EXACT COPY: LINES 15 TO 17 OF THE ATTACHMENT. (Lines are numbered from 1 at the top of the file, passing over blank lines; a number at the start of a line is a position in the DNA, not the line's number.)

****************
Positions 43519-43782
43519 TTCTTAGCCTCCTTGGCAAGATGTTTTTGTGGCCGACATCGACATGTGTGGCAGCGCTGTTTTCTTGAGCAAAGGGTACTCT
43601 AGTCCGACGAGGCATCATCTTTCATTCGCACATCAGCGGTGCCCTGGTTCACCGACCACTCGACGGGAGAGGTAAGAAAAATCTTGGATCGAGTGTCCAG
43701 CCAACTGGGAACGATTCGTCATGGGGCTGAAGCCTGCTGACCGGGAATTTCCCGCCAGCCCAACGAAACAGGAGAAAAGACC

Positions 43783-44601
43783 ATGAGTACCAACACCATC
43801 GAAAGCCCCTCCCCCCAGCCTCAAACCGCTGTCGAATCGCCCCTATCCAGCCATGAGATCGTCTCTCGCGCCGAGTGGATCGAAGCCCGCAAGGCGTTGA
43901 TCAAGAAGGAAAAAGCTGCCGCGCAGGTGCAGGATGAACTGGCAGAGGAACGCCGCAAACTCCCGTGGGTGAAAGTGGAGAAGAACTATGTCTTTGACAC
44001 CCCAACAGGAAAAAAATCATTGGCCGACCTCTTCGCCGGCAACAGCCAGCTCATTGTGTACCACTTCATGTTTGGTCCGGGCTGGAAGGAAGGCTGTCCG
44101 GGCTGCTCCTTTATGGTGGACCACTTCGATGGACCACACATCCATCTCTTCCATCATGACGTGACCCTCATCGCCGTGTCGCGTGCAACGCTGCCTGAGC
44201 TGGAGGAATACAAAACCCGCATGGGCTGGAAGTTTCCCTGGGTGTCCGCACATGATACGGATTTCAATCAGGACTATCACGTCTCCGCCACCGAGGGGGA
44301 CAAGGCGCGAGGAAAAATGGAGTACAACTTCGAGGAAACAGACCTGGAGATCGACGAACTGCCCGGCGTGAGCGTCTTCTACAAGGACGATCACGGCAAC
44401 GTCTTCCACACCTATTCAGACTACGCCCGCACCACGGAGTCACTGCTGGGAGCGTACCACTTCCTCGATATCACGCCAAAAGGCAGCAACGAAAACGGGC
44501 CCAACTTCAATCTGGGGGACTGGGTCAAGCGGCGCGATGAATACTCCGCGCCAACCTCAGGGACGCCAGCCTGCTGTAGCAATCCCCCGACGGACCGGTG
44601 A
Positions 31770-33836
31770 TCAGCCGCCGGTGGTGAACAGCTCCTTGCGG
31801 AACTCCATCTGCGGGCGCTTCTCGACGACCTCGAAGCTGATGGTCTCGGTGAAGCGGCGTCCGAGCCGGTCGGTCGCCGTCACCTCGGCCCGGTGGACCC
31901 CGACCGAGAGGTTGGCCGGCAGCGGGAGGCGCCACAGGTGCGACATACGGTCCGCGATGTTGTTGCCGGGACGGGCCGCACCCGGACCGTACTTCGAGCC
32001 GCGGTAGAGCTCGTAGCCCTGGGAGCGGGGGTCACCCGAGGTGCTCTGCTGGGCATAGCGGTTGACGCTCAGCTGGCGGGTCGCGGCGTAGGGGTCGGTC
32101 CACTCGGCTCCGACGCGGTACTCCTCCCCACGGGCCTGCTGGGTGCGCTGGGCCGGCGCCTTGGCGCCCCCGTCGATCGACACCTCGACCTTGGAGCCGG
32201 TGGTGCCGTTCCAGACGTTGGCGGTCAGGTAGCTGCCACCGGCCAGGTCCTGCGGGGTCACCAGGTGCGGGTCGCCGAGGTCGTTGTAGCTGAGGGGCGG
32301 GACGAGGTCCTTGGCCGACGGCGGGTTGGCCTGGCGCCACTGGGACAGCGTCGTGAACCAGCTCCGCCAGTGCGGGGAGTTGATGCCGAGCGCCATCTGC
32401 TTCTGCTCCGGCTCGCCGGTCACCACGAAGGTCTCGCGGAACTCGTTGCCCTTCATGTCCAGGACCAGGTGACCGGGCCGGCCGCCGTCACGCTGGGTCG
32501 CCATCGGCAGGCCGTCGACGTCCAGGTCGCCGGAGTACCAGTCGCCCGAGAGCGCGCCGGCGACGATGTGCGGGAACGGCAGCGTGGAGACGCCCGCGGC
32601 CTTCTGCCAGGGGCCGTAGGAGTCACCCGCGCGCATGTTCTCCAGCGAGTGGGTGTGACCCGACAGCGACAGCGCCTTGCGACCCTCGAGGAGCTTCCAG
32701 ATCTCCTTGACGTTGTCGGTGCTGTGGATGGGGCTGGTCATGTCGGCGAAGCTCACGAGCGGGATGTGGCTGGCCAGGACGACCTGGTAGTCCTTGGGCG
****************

44601 A
Positions 31770-33836
31770 TCAGCCGCCGGTGGTGAACAGCTCCTTGCGG